SAN DIEGO (KGTV) - A local retiree has a warning for Americans headed across the border after says he was shaken down for money during a recent trip to Tijuana, possibly due to COVID-19 restrictions.
A few weeks ago, on a Sunday afternoon, Tom and his wife, a Mexican native, decided to visit one of her relatives. It's a trip they've made countless times. They drove across the border into Tijuana in their modified truck, bearing California license plates. Almost immediately, he noticed they had company.
"Saw a small car with municipal officers get behind me and pulled me over," said Tom, who asked us not to use his real name.
He says one of two uniformed officers asked him to get out of the truck and walk over the police car, where the officer checked his driver's license.
"He explained he was pulling me over for tinted windows," said Tom.
Tom says he was asked if he was smuggling drugs. Tom said he wasn't.
"Then he said, 'Here's the real reason I'm pulling you over. The United States closed the border. People are starving, and I want your money. Don't freak out. Don't say anything, or we'll impound your truck and take you to the courts' ... That was scary. I felt helpless," said Tom.
Tom says he handed over the $50 in bills he had in his wallet. He says his wife gave the other officer her $60.
"He gave her back $10 and said, 'I don't want to leave you with nothing,'" said Tom.
That officer also left her with more details.
"My wife said he explained to her that they are just mad at the United States, and they're just going to pull over Americans and take whatever money they have because the people in Tijuana are hurting really bad because the border is closed," said Tom.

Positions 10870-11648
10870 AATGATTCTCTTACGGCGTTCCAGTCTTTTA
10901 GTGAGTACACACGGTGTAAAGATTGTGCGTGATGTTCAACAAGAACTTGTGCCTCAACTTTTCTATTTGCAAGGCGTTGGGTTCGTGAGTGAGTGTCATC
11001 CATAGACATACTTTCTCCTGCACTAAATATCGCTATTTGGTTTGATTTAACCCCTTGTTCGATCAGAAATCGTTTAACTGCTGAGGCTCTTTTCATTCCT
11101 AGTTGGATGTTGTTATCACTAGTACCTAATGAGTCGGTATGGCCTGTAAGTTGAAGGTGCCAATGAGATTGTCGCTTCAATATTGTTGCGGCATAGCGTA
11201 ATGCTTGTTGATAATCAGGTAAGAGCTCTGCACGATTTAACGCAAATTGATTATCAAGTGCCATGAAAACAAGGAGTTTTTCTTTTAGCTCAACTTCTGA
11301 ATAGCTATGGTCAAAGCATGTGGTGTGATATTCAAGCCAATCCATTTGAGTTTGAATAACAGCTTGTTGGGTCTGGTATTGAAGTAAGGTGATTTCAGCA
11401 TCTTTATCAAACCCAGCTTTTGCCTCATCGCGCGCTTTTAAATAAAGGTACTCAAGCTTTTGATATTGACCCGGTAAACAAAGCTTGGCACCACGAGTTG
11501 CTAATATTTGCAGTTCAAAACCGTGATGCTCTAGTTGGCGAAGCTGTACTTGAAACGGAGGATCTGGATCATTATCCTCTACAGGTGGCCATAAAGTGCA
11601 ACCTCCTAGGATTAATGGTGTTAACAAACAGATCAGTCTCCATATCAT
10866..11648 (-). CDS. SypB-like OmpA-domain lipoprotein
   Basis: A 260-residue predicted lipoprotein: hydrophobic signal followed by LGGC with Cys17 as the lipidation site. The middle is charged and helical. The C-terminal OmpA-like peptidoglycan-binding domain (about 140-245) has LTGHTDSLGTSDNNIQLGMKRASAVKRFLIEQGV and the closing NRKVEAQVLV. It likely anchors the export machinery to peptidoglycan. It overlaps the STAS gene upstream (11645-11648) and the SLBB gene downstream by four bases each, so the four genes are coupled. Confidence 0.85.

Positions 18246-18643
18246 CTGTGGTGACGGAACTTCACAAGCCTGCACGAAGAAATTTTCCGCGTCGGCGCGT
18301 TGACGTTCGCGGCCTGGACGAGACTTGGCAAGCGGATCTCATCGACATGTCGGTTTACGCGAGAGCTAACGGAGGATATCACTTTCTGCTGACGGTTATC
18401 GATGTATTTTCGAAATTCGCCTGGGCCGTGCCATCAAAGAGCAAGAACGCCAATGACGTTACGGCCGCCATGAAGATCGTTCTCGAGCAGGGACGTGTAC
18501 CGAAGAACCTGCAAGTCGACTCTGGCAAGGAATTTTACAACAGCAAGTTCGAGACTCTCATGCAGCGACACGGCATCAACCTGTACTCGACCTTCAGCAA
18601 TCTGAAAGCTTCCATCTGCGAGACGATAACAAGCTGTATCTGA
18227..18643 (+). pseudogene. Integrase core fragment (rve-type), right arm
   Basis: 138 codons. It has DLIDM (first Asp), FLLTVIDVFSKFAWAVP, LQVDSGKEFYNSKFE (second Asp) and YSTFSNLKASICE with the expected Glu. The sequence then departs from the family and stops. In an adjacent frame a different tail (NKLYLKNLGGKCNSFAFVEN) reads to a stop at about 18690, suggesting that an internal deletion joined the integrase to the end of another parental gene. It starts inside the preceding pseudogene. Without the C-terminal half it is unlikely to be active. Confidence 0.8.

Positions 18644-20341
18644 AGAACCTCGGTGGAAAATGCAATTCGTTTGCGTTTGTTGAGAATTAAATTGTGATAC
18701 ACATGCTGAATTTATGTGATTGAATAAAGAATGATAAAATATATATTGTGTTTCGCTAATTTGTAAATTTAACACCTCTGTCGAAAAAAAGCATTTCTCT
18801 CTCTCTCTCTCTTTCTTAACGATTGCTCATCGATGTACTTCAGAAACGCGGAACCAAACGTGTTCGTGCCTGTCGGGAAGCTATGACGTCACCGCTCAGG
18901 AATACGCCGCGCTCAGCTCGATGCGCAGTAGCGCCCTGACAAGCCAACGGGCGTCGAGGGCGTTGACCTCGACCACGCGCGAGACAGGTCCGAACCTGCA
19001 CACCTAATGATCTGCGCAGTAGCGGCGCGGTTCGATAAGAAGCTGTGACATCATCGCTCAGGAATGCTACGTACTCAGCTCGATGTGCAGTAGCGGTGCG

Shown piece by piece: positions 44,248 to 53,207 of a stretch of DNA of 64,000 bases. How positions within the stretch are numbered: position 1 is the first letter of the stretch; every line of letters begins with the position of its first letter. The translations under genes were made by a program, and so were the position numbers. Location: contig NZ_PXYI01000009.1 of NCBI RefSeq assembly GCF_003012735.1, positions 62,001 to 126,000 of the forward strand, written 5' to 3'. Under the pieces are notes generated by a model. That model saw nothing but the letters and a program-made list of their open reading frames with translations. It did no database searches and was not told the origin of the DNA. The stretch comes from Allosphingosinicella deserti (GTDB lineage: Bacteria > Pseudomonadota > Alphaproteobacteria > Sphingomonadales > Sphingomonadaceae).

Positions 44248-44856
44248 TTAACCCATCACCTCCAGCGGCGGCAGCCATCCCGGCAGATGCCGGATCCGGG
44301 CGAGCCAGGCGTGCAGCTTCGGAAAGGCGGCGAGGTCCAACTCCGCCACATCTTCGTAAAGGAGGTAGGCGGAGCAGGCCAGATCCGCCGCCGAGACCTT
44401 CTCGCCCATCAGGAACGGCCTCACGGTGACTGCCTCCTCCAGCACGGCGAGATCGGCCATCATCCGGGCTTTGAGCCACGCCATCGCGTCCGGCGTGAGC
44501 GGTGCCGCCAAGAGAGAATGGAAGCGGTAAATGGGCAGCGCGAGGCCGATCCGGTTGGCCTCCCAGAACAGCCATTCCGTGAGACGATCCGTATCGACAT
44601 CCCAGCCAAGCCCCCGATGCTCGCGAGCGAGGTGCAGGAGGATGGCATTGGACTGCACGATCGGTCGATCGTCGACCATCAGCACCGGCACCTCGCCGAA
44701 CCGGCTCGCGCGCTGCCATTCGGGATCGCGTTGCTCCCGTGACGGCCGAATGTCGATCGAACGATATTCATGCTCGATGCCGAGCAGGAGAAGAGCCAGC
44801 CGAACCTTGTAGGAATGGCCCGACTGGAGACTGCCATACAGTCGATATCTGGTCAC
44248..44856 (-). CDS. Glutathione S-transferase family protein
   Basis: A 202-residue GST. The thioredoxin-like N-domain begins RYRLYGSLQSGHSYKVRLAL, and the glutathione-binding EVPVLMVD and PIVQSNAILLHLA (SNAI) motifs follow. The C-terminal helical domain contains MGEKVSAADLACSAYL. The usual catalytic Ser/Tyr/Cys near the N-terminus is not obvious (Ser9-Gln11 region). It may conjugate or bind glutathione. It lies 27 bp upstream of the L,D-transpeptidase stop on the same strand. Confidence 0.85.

A ban on non-essential border travel by both governments has been in place since March to limit coronavirus infections. Though cross-border traffic still remains busy, the restrictions have taken an economic toll on both sides of the border.
"I don't understand why they're blaming Americans. We're struggling too," said Tom.
Tom says his police encounter ended when the officers let him go, warning him to stay out of Tijuana to avoid a repeat experience. He plans to take that advice.
"Myself, I'm not going back down there. It just invites trouble. You don't know who you can trust down there. Americans should be cautious," said Tom.
Tom says he didn't report it to Mexican authorities because he feared retaliation. He tells ABC 10News a week after his incident, his brother-in-law experienced a similar shakedown while walking in the same area.
ABC 10News reached out to the Mexican consulate in San Diego to find out if there have been any similar reported incidents and are waiting to hear back.
In a statement, a spokesperson with the Tijuana government said a formal investigation would be launched "to investigate ... this reprehensible case and to apply the corresponding sanctions ... We cannot let the evil act of an officer demerit the good work that has been done to generate greater confidence in the security authorities."